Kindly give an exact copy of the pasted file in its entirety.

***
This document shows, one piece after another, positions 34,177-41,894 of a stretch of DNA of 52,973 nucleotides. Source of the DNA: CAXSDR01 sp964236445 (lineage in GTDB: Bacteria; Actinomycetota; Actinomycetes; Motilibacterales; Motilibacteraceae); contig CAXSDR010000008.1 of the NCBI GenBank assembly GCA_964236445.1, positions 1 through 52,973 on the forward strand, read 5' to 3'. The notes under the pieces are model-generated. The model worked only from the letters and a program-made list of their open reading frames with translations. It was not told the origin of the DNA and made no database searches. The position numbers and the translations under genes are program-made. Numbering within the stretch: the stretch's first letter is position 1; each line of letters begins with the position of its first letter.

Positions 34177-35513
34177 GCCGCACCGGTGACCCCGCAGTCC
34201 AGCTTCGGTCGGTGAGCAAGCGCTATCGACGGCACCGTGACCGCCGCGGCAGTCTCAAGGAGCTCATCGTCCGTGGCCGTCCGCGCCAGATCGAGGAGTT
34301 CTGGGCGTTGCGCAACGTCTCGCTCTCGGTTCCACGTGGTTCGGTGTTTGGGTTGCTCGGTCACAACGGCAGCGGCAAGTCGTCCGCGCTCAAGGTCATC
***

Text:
This document shows, one piece after another, positions 34,177-41,894 of a stretch of DNA of 52,973 nucleotides. Source of the DNA: CAXSDR01 sp964236445 (lineage in GTDB: Bacteria; Actinomycetota; Actinomycetes; Motilibacterales; Motilibacteraceae); contig CAXSDR010000008.1 of the NCBI GenBank assembly GCA_964236445.1, positions 1 through 52,973 on the forward strand, read 5' to 3'. The notes under the pieces are model-generated. The model worked only from the letters and a program-made list of their open reading frames with translations. It was not told the origin of the DNA and made no database searches. The position numbers and the translations under genes are program-made. Numbering within the stretch: the stretch's first letter is position 1; each line of letters begins with the position of its first letter.

Positions 34177-35513
34177 GCCGCACCGGTGACCCCGCAGTCC
34201 AGCTTCGGTCGGTGAGCAAGCGCTATCGACGGCACCGTGACCGCCGCGGCAGTCTCAAGGAGCTCATCGTCCGTGGCCGTCCGCGCCAGATCGAGGAGTT
34301 CTGGGCGTTGCGCAACGTCTCGCTCTCGGTTCCACGTGGTTCGGTGTTTGGGTTGCTCGGTCACAACGGCAGCGGCAAGTCGTCCGCGCTCAAGGTCATC